Suicide Prevention Awareness Day 2022
[TW: This article discusses the rise in serious mental health issues, self-harm and suicidal thoughts amongst children and young people. It may be triggering for some people].
*If you need immediate support please click here or scroll to the bottom to find details of organisations who can help.
Suicide Prevention Awareness Day 2022 on 10th September is an opportunity for organisations around the world to get together to raise awareness of suicide prevention. As a charity supporting children and young people, we are only too aware of the devastating consequences of suicide.
For Suicide Prevention Awareness Day in 2021 we wrote about the worrying increase in serious safeguarding alerts within our services, related to mental health issues, with self-harm, severe eating disorders and suicidal ideation* (suicidal thoughts) being the most common. Tragically, our worst fears were realised in 2021 when two young people, connected to our YMCA, took their own lives. As an organisation with the safety of children and young people at the core of our mission these deaths impacted our YMCA immeasurably.
We undertook detailed internal investigations and a review of our services to learn from these deaths with the aim of preventing such tragedies happening again. In response, we’ve strengthened our safeguarding procedures, increased staff ratios and invested in specialist suicide prevention training. However, what these investigations highlighted is that our frontline staff are supporting more young people, with increasingly complex and serious mental health needs, than ever before. Last year, there were 945 reported instances of self-harm and 1202 cases of suicide ideation. In addition, the number of suicide attempts by young people accessing our services rose from 235 in 2020/21 to 339 this year.
Young people faced with a long wait for specialist mental health support
The increase and severity of need is being seen across all of our children and young peoples’ services; from our supported housing projects to our counselling services and youth advice centres (YAC). Our school and community counselling service has seen almost a threefold increase in referrals of school-age children, compared to the previous two years.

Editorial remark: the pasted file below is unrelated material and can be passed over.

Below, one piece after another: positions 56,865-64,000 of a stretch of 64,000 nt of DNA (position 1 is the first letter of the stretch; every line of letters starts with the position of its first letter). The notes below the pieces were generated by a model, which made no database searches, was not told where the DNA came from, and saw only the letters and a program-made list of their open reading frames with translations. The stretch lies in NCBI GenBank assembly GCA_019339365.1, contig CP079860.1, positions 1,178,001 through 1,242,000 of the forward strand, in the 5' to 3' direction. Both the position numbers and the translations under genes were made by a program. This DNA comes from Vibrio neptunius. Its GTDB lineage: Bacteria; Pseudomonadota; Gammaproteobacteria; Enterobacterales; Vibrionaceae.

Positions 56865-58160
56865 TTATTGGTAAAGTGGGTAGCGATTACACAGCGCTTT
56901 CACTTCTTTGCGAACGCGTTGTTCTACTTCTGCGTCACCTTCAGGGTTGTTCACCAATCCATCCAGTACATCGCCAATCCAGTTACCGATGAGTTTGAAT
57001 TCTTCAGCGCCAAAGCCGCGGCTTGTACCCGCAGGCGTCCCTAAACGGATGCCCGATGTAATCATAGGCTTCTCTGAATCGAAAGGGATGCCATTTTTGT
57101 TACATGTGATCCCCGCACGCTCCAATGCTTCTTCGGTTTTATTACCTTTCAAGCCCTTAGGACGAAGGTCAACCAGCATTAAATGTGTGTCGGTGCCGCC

We are not alone; the alarming deterioration in young people’s mental health and wellbeing is reflected nationally. As the volume of demand for services continues to rise, provision and resource continues to play catch up, creating a build-up of waiting lists across the system.
Increasing numbers of children and young people are waiting for a long time to be seen, which in turn, can increase risk related to self-harm, suicidal ideation and attempts.
Frontline staff working with increasingly complex mental health needs
We are doing all we can to address this situation. In our housing services, our frontline staff are there to provide emotional support, but they are not mental health professionals. They can signpost and refer young people into specialist services, but as already highlighted, waits can be long. For a young person at risk to themselves or others the options are limited. There are very few ‘high support’ housing options and to access the highest level of mental health support (being ‘sectioned’ in hospital) a young person needs to be referred by a clinical team. So, for our staff the only other available option is eviction. We never want to evict a young person in mental distress, as being placed in emergency accommodation is only going to make their situation worse. This then puts a strain on our staff and impacts their ability to support other residents.
In response to this, Brighton & Hove City Council and Sussex Partnership NHS Foundation Trust have funded two specialist mental health ‘navigator’ roles to work with our 24 hour supported housing teams to provide specialist skills that our frontline staff can call on to help deal with the increasingly complex mental health needs of some of our young residents. Although this will make a difference, the long-term solution is greater provision for children and young people with high mental health support needs.